FAQs

  1. Who is running the study?
  2. What are the areas of interest?
  3. Why is the study being conducted?
  4. Who is in the study?
  5. How often are the families visited?
  6. How is the data collected?
  7. How was the study sample selected?
  8. How many are taking part?
  9. How old are the children at each wave of the study?

1. Who is running the study?

Growing Up in Australia is funded by the Australian Government and conducted in partnership between the Australian Government Department of Social Services, the Australian Institute of Family Studies and the Australian Bureau of Statistics, with advice provided by a consortium of leading researchers.


2. What are the areas of interest?

The study aims to examine the impact of Australia's unique social and cultural environment on the next generation and will further understanding of development in early childhood through to adolescence and adulthood.

Growing Up in Australia explores a range of research areas about development and wellbeing of young people and their families including:

  • social and emotional development
  • personality
  • health behaviour and risk factors
  • health status
  • learning and cognition outcomes
  • learning environment
  • family demographics
  • parenting
  • parent living elsewhere
  • relationships
  • school/preschool/child care program characteristics
  • education
  • home education and environment
  • housing
  • paid work
  • finances
  • social capital
  • future plans and career decision-making
  • use of technology and social media
  • bullying and harassment

3. Why is the study being conducted?

In 2000–2001, the Government announced its intention to undertake a comprehensive, national longitudinal study of children and their families. Growing Up in Australia is intended to make a major contribution by establishing an up-to-date evidence base for guiding policies that will promote the optimal development and wellbeing of young Australians. The study aims to answer a number of key research questions covering a range of areas such as health and physical development, social and emotional functioning, learning and cognitive development, and emerging adulthood. Read the key research questions [PDF, 571 KB].


4. Who is in the study?

Participants in the study include the young person (formerly referred to as the ‘study child’), their parents (both resident and non-resident), carers and teachers. More detailed information about the study’s sample can be found here. Get more detailed information about the study’s sample [PDF 350 KB].


5. How often are the families visited?

The families are visited once every two years when they are interviewed and direct observations and assessments are conducted. Each biennial data collection is referred to as a ‘wave’.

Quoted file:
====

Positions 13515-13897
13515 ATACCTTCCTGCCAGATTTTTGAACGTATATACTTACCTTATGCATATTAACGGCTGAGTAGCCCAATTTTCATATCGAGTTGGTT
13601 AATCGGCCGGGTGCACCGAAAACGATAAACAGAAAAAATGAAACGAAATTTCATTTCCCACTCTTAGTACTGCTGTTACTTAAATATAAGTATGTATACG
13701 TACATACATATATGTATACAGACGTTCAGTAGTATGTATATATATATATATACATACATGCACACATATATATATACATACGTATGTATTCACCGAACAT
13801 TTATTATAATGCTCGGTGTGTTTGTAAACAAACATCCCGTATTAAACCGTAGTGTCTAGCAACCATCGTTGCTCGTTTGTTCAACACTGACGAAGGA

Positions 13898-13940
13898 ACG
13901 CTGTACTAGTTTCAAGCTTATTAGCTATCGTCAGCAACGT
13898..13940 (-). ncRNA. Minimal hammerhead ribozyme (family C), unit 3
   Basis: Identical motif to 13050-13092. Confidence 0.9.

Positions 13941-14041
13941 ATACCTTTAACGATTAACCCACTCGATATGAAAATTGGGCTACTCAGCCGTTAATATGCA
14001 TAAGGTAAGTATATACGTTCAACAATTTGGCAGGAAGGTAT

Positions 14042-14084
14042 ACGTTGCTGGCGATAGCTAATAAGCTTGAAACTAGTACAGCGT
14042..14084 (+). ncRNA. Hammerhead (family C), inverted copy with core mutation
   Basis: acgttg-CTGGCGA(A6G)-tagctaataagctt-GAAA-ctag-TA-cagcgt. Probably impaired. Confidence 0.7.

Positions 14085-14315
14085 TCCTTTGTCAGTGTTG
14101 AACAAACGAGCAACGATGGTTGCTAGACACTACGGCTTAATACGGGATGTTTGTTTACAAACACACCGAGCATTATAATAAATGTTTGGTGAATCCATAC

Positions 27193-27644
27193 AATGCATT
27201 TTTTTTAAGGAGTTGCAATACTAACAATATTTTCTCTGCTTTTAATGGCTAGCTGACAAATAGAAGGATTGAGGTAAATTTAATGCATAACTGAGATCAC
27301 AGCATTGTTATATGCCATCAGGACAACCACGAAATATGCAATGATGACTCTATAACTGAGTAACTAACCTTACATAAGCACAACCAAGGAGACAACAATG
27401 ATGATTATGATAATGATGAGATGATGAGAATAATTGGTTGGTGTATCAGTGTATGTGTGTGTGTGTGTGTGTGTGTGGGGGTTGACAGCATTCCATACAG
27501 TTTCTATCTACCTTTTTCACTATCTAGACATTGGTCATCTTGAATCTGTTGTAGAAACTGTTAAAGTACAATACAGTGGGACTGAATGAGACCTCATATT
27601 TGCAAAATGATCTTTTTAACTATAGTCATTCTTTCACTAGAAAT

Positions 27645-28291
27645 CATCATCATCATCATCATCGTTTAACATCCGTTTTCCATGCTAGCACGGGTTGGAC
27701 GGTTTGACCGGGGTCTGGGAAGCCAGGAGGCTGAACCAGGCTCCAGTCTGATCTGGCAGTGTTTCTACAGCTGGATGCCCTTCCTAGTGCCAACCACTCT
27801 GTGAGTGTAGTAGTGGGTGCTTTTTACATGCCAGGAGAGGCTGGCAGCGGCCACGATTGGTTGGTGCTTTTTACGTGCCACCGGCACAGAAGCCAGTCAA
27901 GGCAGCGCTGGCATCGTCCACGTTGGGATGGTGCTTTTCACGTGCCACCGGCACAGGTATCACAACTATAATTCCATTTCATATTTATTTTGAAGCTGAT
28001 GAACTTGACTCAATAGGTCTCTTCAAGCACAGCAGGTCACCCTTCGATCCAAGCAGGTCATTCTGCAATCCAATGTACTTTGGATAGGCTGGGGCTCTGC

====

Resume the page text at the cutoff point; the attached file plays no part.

6. How is the data collected?

The modes of data collection have changed over time, and vary depending on the type of respondent. Field interviewers conduct both face-to-face and telephone interviews with the study child's parents and face-to-face interviews with the study child. The responses are entered onto a laptop computer. In 2010, the study children and one of their parents (known as ‘Parent 1’) also completed part of the interview by entering their responses using a laptop computer (known as Computer Assisted Self Interviewing). The study child's teacher, carer and other resident parent (known as Parent 2) are required to complete paper questionnaires. Parents who do not live with the study child are also included in the study and are interviewed by telephone.

In wave 8, the K cohort will be aged 18–19 and will be the primary respondent. Data will be collected from young people in the K cohort using a combination of an online survey, Computer Assisted Self Interviewing, and a face-to-face interview. Data will also be collected from parents of K cohort young people through a Computer Assisted Telephone Interview.

Find out more information about the modes of data collection used in each wave for different respondents.


7. How was the study sample selected?

The sample was selected from the Medicare enrolment database held by the Health Insurance Commission.

The Health Insurance Commission selected children of the appropriate ages and sent an 'invitation to participate' letter to the Medicare cardholder, along with a brochure on Growing Up in Australia. Families had four weeks to register their withdrawal from the study. At the end of this period, remaining families were sent a letter indicating when an interviewer would be in their area. Interviewers subsequently contacted families to arrange an appointment.


8. How many are taking part?

B or infant cohort: 5,112 children aged 3-15 months at the start of the study (2004)
K or child cohort: 4,991 children aged 4-5 years at the start of the study (2004)


9. How old are the children at each wave of the study?

A table showing how old the children are at each wave of the study
Cohorts Wave 1
(2003-04)
Wave 2
(2005-06)
Wave 3
(2007-08)
Wave 4
(2009-10)
Wave 5
(2011-12)
Wave 6
(2013-14)
Wave 7
(2015-16)
Wave 8
(2017-18)
Wave 9
(2020-21)

B (infant)

0-1 years

2-3 years

4-5 years

6-7 years

8-9 years

10-11 years

12-13 years

14-15 years

16-17 years

K (child)

4-5 years

6-7 years

8-9 years

10-11 years

12-13 years

14-15 years

16-17 years

18-19 years

20-21 years

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